“I think we might have watched one too many Andy Hardy movies on the movie channel during the ‘shelter in place’ last spring,” said Jo, “I’m ready to spend some quality time in the garden.”

“Do you have have something planned for the yard?” asked Mary, “That might be a good thing for Mareka to get involved in, she’s crazy about that rock.”

“I’d like some color… perennials… if I get them started now they will be nice next spring,” said Jo, “The Center for Urban Horticulture is having a ‘plant event’ next week.”



“Is Jo going to live here forever?” asked Mareka, who was talking with her father in the kitchen of the guesthouse.

“That’s up to Jo,” said Sean as he began inching out the refrigerator from the wall in the guest house’s tiny kitchen, “She’s going to be working for other people more, she is doing consulting for other small businesses, helping other people the way she has helped your mother and me. She will live here as long as she wants, so you will still see her. It’s nice that she cooks once in a while, it’s a welcome change from my cooking, don’t you think? Aha! I think I see the problem with the fridge.” The duplex outlet that the refrigerator was plugged into showed evidence of arcing in one of its sockets. When Sean switched the plug to the other socket the appliance hummed to life. “That was an easy fix. I’ll get a new socket tomorrow and make it like new.”

“You can fix anything, Pops.

“Almost anything, Kiddo.”



Special Agent Marchal read the executive order he had received from the director of the FBI:
Cease and desist all investigations into the so-called Seattle "witch riot" of Saturday, 11 July, 2020. No agency resources are to be spent on what is a matter for the local police. Forward all evidence and paperwork previously gathered to the National Headquarters in Washington D.C..

Fredrick Armann, adjunct to the director.
Marchal’s notion that the agitators had not been local was confirmed by the letter. If the agency was no longer on the case the matter would quickly fade away, but he knew that the matter was far from over. He also knew where he could find some answers, even if he had to do it on his own.

He had a sudden craving for soe Russian food.



Wednesday evening, July 15, 2020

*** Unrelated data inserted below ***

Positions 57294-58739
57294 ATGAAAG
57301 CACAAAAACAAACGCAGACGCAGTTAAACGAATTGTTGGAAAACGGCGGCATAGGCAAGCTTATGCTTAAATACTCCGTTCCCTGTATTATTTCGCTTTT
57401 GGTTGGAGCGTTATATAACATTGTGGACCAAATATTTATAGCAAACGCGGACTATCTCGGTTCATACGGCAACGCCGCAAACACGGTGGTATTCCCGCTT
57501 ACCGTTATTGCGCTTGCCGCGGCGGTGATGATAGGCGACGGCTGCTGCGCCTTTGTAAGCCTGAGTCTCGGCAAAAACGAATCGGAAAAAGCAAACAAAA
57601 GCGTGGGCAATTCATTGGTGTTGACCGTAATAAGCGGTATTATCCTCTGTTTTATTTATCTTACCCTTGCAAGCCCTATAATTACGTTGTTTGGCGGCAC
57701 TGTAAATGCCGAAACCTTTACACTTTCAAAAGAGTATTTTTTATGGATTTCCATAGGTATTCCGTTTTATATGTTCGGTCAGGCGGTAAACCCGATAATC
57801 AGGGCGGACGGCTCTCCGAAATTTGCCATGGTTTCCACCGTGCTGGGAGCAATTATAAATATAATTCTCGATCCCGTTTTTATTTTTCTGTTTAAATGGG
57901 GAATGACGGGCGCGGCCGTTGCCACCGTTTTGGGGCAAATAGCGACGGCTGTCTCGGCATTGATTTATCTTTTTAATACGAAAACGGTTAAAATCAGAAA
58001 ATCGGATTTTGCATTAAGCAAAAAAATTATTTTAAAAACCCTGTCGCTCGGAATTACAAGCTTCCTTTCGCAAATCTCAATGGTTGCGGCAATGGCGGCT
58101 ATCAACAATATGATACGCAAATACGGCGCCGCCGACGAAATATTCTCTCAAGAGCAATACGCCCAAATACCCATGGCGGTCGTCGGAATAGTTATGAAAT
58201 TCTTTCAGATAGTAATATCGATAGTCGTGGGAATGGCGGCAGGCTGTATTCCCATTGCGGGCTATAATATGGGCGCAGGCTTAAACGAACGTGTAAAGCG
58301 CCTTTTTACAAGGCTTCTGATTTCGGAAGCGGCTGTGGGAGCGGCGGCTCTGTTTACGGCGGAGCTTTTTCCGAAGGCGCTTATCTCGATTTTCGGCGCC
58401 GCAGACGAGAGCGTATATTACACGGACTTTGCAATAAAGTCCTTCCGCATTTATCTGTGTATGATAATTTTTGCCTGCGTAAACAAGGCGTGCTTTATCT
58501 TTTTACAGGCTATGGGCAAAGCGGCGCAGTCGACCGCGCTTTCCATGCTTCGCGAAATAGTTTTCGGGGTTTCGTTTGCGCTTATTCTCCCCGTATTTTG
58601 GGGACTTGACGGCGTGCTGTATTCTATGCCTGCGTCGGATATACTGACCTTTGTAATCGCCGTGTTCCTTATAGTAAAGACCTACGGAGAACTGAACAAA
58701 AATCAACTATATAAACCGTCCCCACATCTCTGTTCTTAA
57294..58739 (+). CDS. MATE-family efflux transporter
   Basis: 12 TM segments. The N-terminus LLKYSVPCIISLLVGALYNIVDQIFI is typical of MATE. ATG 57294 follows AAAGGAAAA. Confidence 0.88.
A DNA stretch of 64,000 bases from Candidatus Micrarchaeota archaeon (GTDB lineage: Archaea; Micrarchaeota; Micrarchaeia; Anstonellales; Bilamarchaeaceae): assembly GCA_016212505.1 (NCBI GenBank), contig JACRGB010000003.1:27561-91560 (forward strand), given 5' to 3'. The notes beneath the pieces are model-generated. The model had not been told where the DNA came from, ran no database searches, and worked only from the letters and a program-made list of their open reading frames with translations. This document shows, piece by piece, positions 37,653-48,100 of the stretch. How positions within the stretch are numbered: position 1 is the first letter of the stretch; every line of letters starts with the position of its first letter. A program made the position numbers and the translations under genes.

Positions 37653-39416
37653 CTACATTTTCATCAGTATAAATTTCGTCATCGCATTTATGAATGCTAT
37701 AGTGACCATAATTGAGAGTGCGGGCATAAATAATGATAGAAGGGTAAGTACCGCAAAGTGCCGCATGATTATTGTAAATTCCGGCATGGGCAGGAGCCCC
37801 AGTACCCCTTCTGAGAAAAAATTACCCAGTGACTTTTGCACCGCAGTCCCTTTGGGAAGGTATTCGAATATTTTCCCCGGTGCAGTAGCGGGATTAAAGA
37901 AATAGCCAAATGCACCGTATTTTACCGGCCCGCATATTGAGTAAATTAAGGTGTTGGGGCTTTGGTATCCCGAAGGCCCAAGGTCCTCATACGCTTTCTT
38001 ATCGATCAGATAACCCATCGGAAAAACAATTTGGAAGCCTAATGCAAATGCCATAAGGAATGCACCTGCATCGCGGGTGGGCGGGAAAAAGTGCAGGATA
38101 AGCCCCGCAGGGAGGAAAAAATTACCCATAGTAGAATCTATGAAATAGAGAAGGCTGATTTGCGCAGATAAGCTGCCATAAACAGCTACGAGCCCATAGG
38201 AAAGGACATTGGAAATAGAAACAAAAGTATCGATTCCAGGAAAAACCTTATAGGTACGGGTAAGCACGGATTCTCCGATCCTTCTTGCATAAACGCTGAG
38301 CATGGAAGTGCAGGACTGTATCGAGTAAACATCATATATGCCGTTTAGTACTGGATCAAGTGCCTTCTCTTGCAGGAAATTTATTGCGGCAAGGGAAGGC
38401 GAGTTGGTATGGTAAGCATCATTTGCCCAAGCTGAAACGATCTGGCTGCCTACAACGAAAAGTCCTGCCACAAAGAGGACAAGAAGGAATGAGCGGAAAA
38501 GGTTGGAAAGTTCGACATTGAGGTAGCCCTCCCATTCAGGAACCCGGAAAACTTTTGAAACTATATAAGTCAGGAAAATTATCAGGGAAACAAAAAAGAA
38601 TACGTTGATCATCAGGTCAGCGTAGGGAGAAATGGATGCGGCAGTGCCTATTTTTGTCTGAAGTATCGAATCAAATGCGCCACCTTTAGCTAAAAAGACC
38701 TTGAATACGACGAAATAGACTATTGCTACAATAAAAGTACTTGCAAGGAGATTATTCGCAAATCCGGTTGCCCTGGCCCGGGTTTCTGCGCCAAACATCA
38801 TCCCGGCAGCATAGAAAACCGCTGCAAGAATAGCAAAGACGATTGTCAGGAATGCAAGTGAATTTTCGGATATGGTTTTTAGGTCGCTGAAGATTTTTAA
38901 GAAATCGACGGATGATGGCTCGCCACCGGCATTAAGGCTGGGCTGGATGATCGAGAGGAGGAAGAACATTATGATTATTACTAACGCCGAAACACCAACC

Sean, Mary, Jo and Mareka had just sat down to dinner.

“Tonight’s menu features Chicken Alfredo Baked Ziti, Parmesan broccoli and, especially for Mareka, a pan of patata bambino piccolo,“ said Jo as she lifted the lid of a serving platter with a flourish.

“Tater-Tots!” said Mareka, “Thank you! How did you know that is what I wanted?”

“A good chef never reveals her secrets,” said Jo.

After they had finished, Jo said, “How about dessert on the patio?”

“Another surprise?” said Sean.

“Everybody out!” said Jo, “I’ll bring it to you.”

Outside, the sky was dimming, turning toward dusk. A river of crows passed overhead, going to their night roost. The patio faced the back of the lot, looking directly to where it sloped down past the guest house. After the last of the crows had flown by the burble of Thorton Creek could be heard beyong the hedge at the rear of the lot. Jo slid the patio door open and brought out a tray with four dishes on it.

“Genuine cioccolato all’arancia!” said Jo.

“Genuine what?” said Mary.

“Gelato,” said Jo, “From Little Lago. Chocolate with orange.”

They ate their dessert in silence.

Finally, Mareka spoke up: “That was the best meal ever!”

“It was wonderful, Jo,” said Sean, “Although I noticed that you hardly touched your Tater-Tots.”

Everybody but Mareka laughed.

“What’s so funny about Tater-Tots?” said the child.

“I think we’re not alone,” said Mary, “Down by the creek, look.”

A surprisingly large raccoon had wandered up from the shadows in the underbrush near the creek. Eyes shining, it carefully checked out the group on the patio.

“Bright eyes!” said Mareka, “I’m going to call him Mister Bright Eyes.”

“Welcome” said Mary, “But don’t expect a handout, Mister. Bright. Eyes.”

“What does he like to eat?” asked Mareka.

“Everything, but he especially likes Tater-Tots.”



Next chapter: Returned to Sender

By Professor Batty




Wednesday, March 25, 2020

What th…

A quirky respite from all the bad news—more glimpses of Meow Wolf in Santa Fe:













All images taken in the now-shuttered Meow Wolf art installation.

By Professor Batty


Comments: 0 




Monday, March 23, 2020

Reykjavík Calling

What a difference a week makes.